Categories
Apartment

Brevity is the Soul of Witt

The Croydon Apartments, as seen from the Museum of Nature's east parking lot. Image: July 2015.
The Croydon Apartments, as seen from the Museum of Nature’s east parking lot. Image: July 2015.

“Nothing ventured, nothing gained.” At least, so the popular saying goes. The market for apartment buildings in the early 1960s was hot. Really hot. It was during this time that such large builders like Mastercraft, Assaly, Minto, and numerous others started looking upwards as much as they were outward into the greenfield development they had been through the 1950s. The action wasn’t limited to the larger players, however.

Categories
Apartment

Ottawa’s Apartments, 1955

J.R. Beach's 1950 apartment at 196 Metcalfe. Image: June 2016.
J.R. Beach’s 1950 Beach Apartments (now Algonquin Annex) at 196 Metcalfe. Image: June 2016.

Back in March, I transcribed the list of apartment buildings from the 1945 Might’s Directory of the City of Ottawa and ran some minor analysis of the proportion of apartment buildings in each of Ottawa’s neighbourhoods. I decided to jump ahead to 1955, as a massive transition in the Canadian housing market was well underway.

Categories
Apartment

Bronson Vines

Bronson Terrace, at present. Image: Google Maps, April 2015.
Bronson Terrace, at present. Image: Google Maps, April 2015.

It’s the consummately ordinary that that tends to grab my attention.

Categories
Apartment

Ottawa’s Apartments, 1945

The Queen Elizabeth Apartments (201 Metcalfe, at Lisgar) was constructed in 1939 for local dairyman Isidore Stone. Image: March 13, 2016.
The Queen Elizabeth Apartments (201 Metcalfe, at Lisgar) was constructed in 1939 for local dairyman Isidore Stone. Image: March 13, 2016.

If you’ve run into me lately, you were doubtlessly entreated to some words about apartment buildings in Ottawa. I can’t help it, the topic has been rolling around in my mind for a decade or so.

Categories
Retail & Commercial

The Dominion of Rochesterville

Processed with VSCOcam with a7 preset

This is just a shortie to show that I’m alive.

This small commercial facade first captured my attention back in the spring of 2013. I walked past it last weekend when I was on the way to have brunch with a friend, so I took a quick snap and decided to briefly look into it. Located at 204 Lebreton St. S. (corner of Louisa), it has served the following purposes:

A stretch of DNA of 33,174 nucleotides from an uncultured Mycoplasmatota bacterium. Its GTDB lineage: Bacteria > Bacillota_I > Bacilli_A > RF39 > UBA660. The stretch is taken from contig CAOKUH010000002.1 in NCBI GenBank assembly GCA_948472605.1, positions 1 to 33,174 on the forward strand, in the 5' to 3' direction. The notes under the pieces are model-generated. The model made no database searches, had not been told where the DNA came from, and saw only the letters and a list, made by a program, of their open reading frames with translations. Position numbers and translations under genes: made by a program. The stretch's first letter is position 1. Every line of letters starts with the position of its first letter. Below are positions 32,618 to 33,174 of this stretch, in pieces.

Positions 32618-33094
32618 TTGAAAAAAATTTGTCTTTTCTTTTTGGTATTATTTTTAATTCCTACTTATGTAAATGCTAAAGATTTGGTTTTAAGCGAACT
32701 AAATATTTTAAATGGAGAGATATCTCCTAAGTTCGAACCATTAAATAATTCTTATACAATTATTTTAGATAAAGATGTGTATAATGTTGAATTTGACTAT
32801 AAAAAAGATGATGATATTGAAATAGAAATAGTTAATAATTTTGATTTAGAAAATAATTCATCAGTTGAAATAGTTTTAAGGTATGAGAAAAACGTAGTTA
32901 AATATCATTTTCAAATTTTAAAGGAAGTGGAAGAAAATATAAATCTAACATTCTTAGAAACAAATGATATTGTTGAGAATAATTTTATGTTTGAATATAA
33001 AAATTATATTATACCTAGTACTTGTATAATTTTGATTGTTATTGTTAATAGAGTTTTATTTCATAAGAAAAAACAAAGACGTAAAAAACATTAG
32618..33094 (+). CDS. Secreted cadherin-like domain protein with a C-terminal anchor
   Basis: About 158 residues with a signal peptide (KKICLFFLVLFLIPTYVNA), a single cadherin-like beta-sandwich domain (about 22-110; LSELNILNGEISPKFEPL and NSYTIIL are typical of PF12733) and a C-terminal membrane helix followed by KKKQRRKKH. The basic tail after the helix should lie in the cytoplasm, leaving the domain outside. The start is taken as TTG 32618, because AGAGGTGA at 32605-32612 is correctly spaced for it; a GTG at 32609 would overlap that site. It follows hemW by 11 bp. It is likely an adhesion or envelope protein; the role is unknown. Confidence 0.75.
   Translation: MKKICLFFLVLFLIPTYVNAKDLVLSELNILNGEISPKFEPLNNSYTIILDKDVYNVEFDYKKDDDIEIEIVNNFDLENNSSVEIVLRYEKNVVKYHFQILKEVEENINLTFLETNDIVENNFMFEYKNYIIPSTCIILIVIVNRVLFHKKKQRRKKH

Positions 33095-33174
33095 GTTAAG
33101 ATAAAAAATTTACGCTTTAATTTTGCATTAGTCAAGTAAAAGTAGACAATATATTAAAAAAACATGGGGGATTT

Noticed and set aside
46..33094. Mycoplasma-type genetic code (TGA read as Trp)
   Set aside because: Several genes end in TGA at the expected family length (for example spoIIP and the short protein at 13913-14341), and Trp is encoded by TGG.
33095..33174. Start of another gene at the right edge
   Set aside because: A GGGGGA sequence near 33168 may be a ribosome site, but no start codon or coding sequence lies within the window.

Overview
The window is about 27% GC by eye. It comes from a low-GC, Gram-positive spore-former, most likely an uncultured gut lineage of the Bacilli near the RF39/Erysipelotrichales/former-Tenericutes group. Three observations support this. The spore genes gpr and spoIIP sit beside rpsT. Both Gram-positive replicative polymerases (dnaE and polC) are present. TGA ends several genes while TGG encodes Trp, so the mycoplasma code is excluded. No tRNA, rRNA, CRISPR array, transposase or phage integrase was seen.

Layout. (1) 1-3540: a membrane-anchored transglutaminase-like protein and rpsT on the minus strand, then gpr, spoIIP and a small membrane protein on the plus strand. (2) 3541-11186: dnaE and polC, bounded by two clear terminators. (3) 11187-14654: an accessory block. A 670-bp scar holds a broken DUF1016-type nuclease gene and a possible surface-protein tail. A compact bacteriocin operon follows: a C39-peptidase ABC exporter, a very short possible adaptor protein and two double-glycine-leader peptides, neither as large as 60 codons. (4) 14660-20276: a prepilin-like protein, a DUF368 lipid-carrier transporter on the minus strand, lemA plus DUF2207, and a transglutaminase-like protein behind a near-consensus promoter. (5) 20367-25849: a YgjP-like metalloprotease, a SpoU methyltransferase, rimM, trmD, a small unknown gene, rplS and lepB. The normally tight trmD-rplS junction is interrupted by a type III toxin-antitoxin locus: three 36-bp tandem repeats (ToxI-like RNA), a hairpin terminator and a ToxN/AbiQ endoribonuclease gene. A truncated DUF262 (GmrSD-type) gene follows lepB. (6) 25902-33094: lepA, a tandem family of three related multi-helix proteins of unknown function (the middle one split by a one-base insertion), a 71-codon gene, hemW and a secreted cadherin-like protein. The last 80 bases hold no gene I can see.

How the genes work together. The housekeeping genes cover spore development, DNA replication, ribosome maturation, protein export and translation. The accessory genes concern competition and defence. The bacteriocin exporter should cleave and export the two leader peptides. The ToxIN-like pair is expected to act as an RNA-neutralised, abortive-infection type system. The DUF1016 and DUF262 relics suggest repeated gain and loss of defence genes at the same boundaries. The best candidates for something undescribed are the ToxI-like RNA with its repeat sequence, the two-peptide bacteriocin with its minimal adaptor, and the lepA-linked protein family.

1. Dominion Stores. Rochesterville and Mount Sherwood residents were likely more than happy to have a location to purchase groceries. What’s somewhat interesting is that an area of town that’s something of a food desert today1Though the area lacks the presence of a large grocery store, there are a few smaller stores that carry produce. Additionally, there are two community gardens nearby., there were at one point a large number of small groceterias.
  2. Lingerie. A small factory operated here assembling lingerie at what were advertised as rock-bottom prices. Given the offshoring and manufacturing revolution that began to take place 20-30 following, that bottom wasn’t so bottom. 65 years ago, it was a relatively expensive to purchase a “dainty negligee”. This is an aspect to local social history that could use a little more coverage.
  3. Cam Grant Electric. During the later 1950s and 1960s, many of Ottawa’s industrial and commercial properties were transformed. As more manufacturing became concentrated in cities like Montreal or Toronto2While these were always the dominant centres, in Ontario in particular, the manufacturing industry was traditionally more spread out across the province with more local concerns., such properties took on a more “heavy retail” feel. Today, we’d see more of these operations located in industrial parks than we would in “workers'”  or low-income neighbourhoods.
  4. Arctic Refrigeration.
  5. Battleship Linoleum.
  6. Built Ideas (contractor).
  7. A stained-glass shop.
  8. Stephen Fenn Photography.
  9. Today it’s occupied by StyleHaus, an interior designer.

Notes   [ + ]

1. Though the area lacks the presence of a large grocery store, there are a few smaller stores that carry produce. Additionally, there are two community gardens nearby.
2. While these were always the dominant centres, in Ontario in particular, the manufacturing industry was traditionally more spread out across the province with more local concerns.